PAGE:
Five months after the nation was gripped with fears about Prius brakes failing to engage and runaway hybrids flying out of control, federal investigators said Tuesday that driver error—not electronics—is to blame in a majority of safety cases they probed.
The preliminary findings were presented at a briefing of House Energy and Commerce Committee members, conducted by Transportation Secretary Ray LaHood and National Highway Traffic Safety Administration’s David Strickland.
Representatives of the NHTSA told members of Congress that brakes were simply not applied in 35 of the 58 cases they reviewed. The findings are based on black box data taken from vehicles.
Toyota said its own findings show that after “more than 4,000 on-site vehicle inspections, in no case have we found electronic throttle controls to be a cause of unintended acceleration.” Toyota has recalled more than 8.5 million vehicles worldwide, including 6 million in the United States, for sudden acceleration issues.
The government results are not final or definitive, and critics are not convinced that the problem is resolved. Nonetheless, if further investigations continue to point to driver error rather than technical glitches, then it begs the question: What caused all the uproar?
Conspiracy Theorists, Start Your Engines
While it’s certain that at least a few accidents occurred and people were injured, the full story of Toyota’s safety issues, from late 2009 through early 2010, is waiting to be told. Many theories come up at the company watercooloer or in casual dinner conversation: Did bankrupt U.S. car companies have a hand in knocking down Toyota’s previously stellar safety record? Did autoworker unions fan the flames? Why did media organizations run headlines and broadcast stories before investigating the most outlandish stories, like the San Diego Prius runaway in March? Is the public’s insatiable appetite for 24/7 sensationalism at the heart of the problem?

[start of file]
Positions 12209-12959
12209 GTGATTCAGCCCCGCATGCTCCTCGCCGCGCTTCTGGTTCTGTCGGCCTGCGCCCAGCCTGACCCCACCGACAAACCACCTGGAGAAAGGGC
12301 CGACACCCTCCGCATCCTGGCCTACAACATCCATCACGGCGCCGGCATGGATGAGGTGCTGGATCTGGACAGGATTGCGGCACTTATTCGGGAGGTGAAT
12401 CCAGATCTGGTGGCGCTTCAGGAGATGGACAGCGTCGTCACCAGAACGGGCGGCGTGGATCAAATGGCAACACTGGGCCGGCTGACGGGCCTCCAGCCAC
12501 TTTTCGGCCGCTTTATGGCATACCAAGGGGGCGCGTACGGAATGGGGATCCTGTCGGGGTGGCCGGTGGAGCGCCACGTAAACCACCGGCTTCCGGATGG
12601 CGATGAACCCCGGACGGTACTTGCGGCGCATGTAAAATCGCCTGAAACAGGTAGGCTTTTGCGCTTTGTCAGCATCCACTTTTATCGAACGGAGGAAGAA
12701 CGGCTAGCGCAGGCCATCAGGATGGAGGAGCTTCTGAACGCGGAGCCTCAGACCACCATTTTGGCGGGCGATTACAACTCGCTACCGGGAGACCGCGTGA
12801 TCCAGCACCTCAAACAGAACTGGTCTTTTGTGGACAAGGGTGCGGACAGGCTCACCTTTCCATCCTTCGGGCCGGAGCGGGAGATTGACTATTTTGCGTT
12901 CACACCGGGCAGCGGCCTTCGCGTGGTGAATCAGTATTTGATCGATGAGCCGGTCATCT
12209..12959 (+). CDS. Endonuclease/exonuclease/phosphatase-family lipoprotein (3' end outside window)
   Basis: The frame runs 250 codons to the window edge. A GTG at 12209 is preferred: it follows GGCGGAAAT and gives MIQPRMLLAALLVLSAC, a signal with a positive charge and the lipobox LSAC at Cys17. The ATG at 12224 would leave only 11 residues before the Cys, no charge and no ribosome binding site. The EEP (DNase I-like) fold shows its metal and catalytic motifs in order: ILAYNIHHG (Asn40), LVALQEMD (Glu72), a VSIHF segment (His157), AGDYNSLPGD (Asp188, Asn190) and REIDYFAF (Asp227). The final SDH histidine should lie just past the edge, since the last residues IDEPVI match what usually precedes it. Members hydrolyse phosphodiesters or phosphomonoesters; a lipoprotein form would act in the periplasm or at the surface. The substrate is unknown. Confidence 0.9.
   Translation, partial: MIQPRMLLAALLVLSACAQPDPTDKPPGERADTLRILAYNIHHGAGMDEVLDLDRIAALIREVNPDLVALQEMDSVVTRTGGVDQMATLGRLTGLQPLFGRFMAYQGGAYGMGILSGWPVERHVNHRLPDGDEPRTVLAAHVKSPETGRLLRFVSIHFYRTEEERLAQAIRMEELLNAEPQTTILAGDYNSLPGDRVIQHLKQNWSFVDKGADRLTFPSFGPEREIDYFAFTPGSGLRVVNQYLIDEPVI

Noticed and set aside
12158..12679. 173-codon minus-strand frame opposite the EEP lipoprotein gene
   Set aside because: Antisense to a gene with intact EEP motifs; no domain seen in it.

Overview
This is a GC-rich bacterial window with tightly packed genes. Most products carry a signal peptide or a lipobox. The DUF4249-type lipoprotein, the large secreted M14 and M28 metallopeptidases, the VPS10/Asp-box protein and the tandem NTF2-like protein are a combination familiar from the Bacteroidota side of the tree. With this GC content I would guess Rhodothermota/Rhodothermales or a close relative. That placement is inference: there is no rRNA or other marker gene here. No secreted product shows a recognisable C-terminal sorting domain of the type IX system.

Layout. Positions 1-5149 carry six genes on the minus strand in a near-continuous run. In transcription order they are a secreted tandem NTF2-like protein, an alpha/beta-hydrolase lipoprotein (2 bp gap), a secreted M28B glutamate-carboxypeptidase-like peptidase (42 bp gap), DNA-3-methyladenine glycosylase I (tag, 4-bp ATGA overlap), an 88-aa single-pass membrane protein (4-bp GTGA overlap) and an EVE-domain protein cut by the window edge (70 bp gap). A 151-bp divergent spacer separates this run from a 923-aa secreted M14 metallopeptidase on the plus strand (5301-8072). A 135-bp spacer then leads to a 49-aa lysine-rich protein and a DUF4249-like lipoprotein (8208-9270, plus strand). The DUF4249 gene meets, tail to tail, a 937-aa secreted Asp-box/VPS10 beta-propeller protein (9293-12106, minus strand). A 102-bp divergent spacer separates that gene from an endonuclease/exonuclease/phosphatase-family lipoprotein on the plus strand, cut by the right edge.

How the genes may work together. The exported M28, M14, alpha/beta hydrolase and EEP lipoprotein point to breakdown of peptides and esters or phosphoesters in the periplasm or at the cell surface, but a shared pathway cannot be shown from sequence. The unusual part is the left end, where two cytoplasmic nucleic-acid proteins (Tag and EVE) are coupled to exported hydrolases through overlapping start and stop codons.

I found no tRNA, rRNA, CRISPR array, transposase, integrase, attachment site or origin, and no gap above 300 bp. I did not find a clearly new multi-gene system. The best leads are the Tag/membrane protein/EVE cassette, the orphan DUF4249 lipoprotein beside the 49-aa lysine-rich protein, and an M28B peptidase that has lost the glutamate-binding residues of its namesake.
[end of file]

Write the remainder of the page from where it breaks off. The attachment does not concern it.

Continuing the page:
It’s doubtful that we’ll ever hear the full story, if it could ever be told with all its psycho-social complexities. Again, the investigations exonerating Toyota are only preliminary. (And certainly Toyota fumbled on its handling of the problem.) Yet, the damage is done to the Toyota’s brand, which had come to mean safe and green cars.
This, along with its reluctance to embrace plug-in technology, have leveled the playing field for the other major global automakers to step in with the most advanced high-tech eco-friendly car technologies. At the same time, the situation probably had some role in Toyota’s decision to team up with Tesla to produce electric cars.
The crises has created opportunities. That might be the only silver lining in the dark cloud of controversy.